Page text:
Monthly Archives: May 2013

The Germans are NOT fooling around

I’d been wondering what the deal was with the German edition of Deadweather and Sunrise, because I hadn’t heard anything about it in the more than two years since the rights sold to the lovely people at Carlsen. 9782021089677

Which is a pretty long time–I mean, the French rights didn’t sell until almost a year after that, and Le Trésor des Okalus has been available in fine French bookstores (and hopefully the less fine ones, too) for a couple of months now.

The lack of news from Germany was actually starting to worry me. Not to engage in cultural stereotyping, but you wouldn’t ordinarily think the Germans would take second place to the French in the speed-and-efficiency department.

Turns out I shouldn’t have worried. Apparently, Carlsen just needed the extra time to get a running start at the truly Teutonic levels of Sturm and Drang that are going on with this cover: German cover

Seriously! Right? I mean, if covers could talk…

Hey, let’s imagine they can. Here’s what I’m figuring is on their minds:



Spanish cover: Wheeee! What an adventure!









French cover: Ah, bonjour! Let us bake a cake!




German cover




German cover: YOU ARE GOING TO DIE.




Dreckswetter und Morgenröte won’t be out until October 2nd — which is probably a good thing, because it’s going to take a while for the schoolchildren of Germany to prepare themselves for the onslaught.

Posted in Best Adventure Books, Best Middle Grade Books, Best Middle Grade Series, Chronicles of Egg | 4 Comments

The Chronicles of Egg: Now Internationally Awesome

What’s that you say? Can’t get enough of The Chronicles of Egg? Tired of re-reading the first two books while pining for the release of Blue Sea Burning next April? 

Why not try reading it in Turkish? Or Italian! Or French! Or Spanish!

Not that you would. But you could! Just look at these:

9782021089677 las-cronicas-de-egg_11814 Mortaria images













You could even read it in British English, which is a COMPLETELY DIFFERENT EXPERIENCE!

Okay, that’s not actually true. The text of the U.K. editions is basically the same, except for a couple of innocent-seeming American words that turn out to be totally filthy in England… But the covers make them look like a whoooole different series: 

UK cover NewLandsArt








Crazy, right? I mean, are these really the same books as these?

Deadweather_and_Sunrise pb art New Lands cover








But, yeah. They are. Covers are funny things.

Speaking of funny things, if you haven’t seen the Turkish TV ad for Deadweather and Sunrise, it’s worth checking out.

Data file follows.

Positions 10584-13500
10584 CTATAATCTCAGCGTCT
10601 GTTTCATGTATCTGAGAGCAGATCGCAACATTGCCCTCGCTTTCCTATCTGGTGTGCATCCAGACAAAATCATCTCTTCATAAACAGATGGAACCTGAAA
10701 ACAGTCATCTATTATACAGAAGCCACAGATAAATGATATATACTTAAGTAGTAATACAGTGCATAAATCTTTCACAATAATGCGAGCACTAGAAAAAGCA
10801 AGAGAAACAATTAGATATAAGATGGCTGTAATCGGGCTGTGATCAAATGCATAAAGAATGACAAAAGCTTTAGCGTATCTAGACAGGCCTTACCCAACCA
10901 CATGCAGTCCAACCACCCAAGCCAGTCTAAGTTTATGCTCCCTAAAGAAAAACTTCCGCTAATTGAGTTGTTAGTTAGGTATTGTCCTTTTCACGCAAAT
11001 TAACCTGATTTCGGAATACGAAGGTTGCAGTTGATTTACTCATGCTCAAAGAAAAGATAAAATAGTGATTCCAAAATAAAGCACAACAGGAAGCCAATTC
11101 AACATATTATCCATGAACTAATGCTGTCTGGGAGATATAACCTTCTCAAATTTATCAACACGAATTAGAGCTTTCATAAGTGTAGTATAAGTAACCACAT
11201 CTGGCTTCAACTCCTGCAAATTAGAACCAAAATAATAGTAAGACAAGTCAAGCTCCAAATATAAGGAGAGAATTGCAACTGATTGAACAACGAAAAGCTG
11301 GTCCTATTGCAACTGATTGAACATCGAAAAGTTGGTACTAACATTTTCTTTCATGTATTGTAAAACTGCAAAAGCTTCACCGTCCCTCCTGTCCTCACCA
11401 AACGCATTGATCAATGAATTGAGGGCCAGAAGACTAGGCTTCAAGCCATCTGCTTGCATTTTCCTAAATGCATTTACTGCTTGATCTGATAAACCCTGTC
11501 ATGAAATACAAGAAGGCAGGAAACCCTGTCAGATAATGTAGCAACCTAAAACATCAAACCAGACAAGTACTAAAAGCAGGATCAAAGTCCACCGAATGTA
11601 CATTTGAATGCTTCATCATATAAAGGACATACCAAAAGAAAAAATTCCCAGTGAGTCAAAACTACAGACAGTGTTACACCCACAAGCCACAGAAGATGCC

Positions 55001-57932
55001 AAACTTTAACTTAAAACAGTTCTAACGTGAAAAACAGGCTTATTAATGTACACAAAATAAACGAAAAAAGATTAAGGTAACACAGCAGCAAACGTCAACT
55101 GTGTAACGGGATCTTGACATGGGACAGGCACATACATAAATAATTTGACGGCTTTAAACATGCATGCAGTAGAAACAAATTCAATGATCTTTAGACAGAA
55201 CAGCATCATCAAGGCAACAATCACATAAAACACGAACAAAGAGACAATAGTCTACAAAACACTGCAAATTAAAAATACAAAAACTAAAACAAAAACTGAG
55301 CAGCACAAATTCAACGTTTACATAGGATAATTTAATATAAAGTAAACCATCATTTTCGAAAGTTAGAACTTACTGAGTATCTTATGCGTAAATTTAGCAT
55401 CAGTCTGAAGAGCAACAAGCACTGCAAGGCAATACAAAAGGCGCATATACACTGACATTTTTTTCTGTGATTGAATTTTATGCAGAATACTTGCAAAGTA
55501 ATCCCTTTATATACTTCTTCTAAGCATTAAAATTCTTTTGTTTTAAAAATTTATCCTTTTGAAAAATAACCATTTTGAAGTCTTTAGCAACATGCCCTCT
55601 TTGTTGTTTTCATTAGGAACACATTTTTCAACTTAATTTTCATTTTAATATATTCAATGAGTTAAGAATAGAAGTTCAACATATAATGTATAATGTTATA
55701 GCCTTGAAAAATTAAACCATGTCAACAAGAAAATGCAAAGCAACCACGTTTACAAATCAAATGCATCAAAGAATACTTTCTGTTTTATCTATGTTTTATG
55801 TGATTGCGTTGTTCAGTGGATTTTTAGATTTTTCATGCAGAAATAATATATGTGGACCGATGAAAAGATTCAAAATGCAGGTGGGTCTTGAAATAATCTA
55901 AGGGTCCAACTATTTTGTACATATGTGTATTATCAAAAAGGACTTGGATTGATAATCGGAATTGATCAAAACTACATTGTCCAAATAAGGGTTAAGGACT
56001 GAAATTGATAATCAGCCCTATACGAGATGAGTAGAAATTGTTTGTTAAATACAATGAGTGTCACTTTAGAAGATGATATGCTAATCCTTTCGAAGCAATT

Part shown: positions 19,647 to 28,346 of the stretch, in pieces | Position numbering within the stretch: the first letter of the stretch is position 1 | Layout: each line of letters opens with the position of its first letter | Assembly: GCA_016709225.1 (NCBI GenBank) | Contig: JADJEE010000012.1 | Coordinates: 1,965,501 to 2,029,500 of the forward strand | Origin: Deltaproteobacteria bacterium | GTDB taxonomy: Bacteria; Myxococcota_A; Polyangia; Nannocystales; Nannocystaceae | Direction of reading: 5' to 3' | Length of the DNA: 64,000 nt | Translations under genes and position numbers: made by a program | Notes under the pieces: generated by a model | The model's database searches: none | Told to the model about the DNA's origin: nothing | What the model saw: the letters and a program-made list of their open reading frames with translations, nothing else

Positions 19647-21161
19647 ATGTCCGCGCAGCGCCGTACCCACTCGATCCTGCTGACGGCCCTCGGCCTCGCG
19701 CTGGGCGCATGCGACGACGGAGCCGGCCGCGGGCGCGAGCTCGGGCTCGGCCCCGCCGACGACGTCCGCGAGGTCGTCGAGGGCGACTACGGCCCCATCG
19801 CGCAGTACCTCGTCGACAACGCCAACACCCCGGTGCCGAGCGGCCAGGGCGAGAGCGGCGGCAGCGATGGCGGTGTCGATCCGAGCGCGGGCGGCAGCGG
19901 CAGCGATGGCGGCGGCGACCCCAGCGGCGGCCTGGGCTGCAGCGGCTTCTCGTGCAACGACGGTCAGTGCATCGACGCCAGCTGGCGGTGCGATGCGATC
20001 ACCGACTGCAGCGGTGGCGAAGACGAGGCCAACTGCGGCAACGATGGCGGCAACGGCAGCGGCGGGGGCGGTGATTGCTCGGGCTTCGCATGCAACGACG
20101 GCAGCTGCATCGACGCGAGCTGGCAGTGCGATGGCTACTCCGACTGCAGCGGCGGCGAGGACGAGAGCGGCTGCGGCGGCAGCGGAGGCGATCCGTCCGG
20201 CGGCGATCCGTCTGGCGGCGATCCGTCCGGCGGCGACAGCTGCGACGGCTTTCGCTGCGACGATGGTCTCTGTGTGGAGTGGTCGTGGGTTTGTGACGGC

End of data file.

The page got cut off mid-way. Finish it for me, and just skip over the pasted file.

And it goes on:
Posted in Best Adventure Books, Best Middle Grade Books, Best Middle Grade Series, Chronicles of Egg | 10 Comments

Out Of Print, Not Out Of Mind

(Reposted with thanks to the wonderful people at the The Nerdy Book Club, where I originally guest-posted this.)

Hello, Nerds! I’m Geoff Rodkey, author of the comedy-adventure-coming-of-age series The Chronicles of Egg and a big fan of the Book Club. When I got the chance to contribute a post, I was thrilled–and immediately spent the next several days meticulously crafting a 2,000-word essay about how Bridge to Terabithia scarred me for life.

I was convinced I’d written something truly special–poignant, heartfelt, existentially profound–until I showed it to my wife, who helpfully pointed out that it was actually turgid, boring, and painfully self-indulgent.

So I added my 2,000-word Bridge to Terabithia reminiscence to the unfortunately long list of Things That Seemed Like A Good Idea Until I Ran Them By My Wife and decided to take a different tack.

This is still a reminiscence, it’s still about books that meant a lot to me as a kid, and even though nobody dies in an emotionally devastating fashion in any of them, it’s still a little poignant–because in a sense, these books are dead themselves.

In other words, they’re out of print. They survive in libraries (I hope), and you can still fish them out of the Internet’s vast ocean of used book stores, but other than that, they’ve passed on. If you can track them down, though, I’d strongly recommend checking them out. They’re worth the effort.

Well, some of them are. Read on and you’ll see what I mean:

pushcart war

THE PUSHCART WAR, by Jean Merrill

I still can’t believe this is out of print. It’s a made-up history of a war on the streets of New York City between a triumvirate of more-or-less-evil trucking companies and an eccentric band of pushcart peddlers who organize themselves to fight back (with pea shooters) when the truckers start trying to run them out of business. It’s got an offbeat, singular, very funny tone, and the plot works on multiple levels–as a comedy, an underdog story, an object lesson in standing up to bullies, and a parable about the vulnerability of conventional military forces to guerrilla tactics.

That last one might be a stretch. But not by much. And The Pushcart War holds up incredibly well, for readers of any age–I sat down with a copy a while back and had as much fun with it as I did when I was ten.